14. ^ Waterston, C. D.; Macmillan Shearer, A. (July 2006). Biographical Index of the Former Fellows of the Royal Society of Edinburgh, 1783–2002 (PDF). Vol. II. The Royal Society of Edinburgh. p. 703 (in work p. 215). ISBN 978-0-90219-884-5. Retrieved 20 March 2023.
  15. ^ "APS Member History". American Philosophical Society. Retrieved 7 April 2021.
  16. ^ "Chapter O" (PDF). Members of the American Academy of Arts & Sciences: 1780–2012. American Academy of Arts and Sciences. p. 401. Archived from the original (PDF) on 20 December 2016. Retrieved 8 September 2016.
  17. ^ "History of DTU". Kongens Lyngby: Danmarks Tekniske Universitet. Archived from the original on 2 September 2009. Retrieved 14 August 2009.
  18. ^ a b Ørsted, H. C., ed. (1825). "Physisk Classe". Oversigt over det Kongelige Danske Videnskabernes Selskabs Forhandlinger og dets Medlemmers Arbeider fra 31 Mai 1824 til 31 Mai 1825 (in Danish). København. pp. 15–16. hdl:2027/osu.32435054254693. ISSN 0369-7169. OCLC 32565767.
  19. ^ a b c Drozdov, A. (2007). Aluminium: The Thirteenth Element (PDF). Moscow: RUSAL Library. pp. 36–37. ISBN 978-5-91523-002-5. Archived from the original (PDF) on 16 April 2016. Retrieved 20 March 2023.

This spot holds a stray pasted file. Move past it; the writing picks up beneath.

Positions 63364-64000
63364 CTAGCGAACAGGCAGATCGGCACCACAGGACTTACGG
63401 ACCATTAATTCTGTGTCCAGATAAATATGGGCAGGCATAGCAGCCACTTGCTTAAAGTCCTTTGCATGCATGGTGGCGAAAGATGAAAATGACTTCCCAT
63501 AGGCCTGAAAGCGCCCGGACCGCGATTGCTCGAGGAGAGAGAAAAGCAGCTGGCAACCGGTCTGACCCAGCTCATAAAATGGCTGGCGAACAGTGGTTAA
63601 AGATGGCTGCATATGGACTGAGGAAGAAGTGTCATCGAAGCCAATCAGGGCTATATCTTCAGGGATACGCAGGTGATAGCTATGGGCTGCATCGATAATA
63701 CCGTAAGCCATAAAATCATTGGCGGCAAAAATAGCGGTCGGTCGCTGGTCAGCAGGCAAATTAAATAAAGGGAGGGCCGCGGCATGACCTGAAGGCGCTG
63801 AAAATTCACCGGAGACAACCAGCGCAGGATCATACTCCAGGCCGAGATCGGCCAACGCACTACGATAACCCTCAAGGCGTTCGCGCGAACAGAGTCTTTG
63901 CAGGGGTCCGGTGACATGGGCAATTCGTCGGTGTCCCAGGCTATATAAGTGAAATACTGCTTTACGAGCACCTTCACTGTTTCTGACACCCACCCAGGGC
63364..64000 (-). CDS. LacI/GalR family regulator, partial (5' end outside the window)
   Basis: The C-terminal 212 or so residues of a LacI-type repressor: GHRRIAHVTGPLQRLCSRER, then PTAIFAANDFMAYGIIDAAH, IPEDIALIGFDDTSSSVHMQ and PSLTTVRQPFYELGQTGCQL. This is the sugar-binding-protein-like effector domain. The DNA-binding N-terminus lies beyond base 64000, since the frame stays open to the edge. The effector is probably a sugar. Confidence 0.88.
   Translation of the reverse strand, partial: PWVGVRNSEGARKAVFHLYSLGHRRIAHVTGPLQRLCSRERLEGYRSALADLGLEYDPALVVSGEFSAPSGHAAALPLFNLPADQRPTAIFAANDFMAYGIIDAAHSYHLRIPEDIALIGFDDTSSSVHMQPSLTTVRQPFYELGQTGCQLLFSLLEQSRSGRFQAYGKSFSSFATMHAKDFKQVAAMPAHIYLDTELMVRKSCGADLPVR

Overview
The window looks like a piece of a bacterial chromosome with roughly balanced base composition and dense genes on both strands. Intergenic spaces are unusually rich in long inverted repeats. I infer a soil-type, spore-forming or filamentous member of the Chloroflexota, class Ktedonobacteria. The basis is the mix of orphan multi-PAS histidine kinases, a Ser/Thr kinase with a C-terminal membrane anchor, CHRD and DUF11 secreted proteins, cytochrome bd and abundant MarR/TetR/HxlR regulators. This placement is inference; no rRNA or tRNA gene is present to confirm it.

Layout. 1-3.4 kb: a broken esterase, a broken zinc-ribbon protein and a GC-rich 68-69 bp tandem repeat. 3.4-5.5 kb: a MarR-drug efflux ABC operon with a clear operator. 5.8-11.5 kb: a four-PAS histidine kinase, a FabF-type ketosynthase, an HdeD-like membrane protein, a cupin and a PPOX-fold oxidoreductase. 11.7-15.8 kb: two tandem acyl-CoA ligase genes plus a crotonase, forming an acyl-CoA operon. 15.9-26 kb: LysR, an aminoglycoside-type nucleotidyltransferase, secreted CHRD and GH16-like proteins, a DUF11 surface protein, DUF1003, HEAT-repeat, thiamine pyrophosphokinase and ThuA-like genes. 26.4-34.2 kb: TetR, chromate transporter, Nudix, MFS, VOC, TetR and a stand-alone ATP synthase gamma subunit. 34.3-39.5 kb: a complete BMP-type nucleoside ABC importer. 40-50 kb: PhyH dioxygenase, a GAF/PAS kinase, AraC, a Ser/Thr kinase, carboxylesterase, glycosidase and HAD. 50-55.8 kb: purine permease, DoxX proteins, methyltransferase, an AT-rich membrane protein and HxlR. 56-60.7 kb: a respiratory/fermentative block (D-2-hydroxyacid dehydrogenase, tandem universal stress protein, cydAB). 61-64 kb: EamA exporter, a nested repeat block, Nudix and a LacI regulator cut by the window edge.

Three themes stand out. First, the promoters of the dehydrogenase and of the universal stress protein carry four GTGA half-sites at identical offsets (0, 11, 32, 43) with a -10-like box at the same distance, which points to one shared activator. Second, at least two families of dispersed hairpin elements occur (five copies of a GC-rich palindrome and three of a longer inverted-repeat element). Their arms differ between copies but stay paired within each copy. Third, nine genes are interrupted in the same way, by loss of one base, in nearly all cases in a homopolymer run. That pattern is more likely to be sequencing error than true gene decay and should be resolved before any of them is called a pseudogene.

20. ^ Kvande, H. (2008). "Two hundred years of aluminum... or is it aluminium?". JOM. 60 (8): 23–24. Bibcode:2008JOM....60h..23K. doi:10.1007/s11837-008-0102-3. S2CID 135517326.
  21. ^ a b c Christensen, D. C. (2013). "Aluminium: Priority and Nationalism". Hans Christian Ørsted: Reading Nature's Mind. Oxford University Press. pp. 424–430. doi:10.1093/acprof:oso/9780199669264.001.0001. ISBN 978-0-19966-926-4. OCLC 847943710.
  22. ^ Fontani, M.; Costa, M.; Orna, M. V. (2015). The Lost Elements: The Periodic Table's Shadow Side. Oxford University Press. p. 30. ISBN 978-0-19938-334-4. OCLC 873238266.
  23. ^ "Sedler og Mønter: Portræt- og Landskabsserien" [Notes and Coins: The Portrait and Landscape Series] (in Danish). København: Danmarks Nationalbank. 10 February 2014. Retrieved 20 March 2023.
  24. ^ "DTU Ørsted Lectures". Kongens Lyngby: Danmarks Tekniske Universitet. Retrieved 20 March 2023.
  25. ^ "1802: Balloon Expedition over Copenhagen". The Soul in Nature: The Danish Golden Age 1800–1850. København: Nationalmuseet. Archived from the original on 27 September 2007. Retrieved 30 July 2007.
  26. ^ Caneva, K. L. (1999). "Book Review: Hans Christian Ørsted, 'Selected Scientific Works of Hans Christian Ørsted', Edited and translated by Karen Jelved, Andrew D. Jackson, and Ole Knudsen ...". Isis. 90 (4): 819–820. doi:10.1086/384554.

Further reading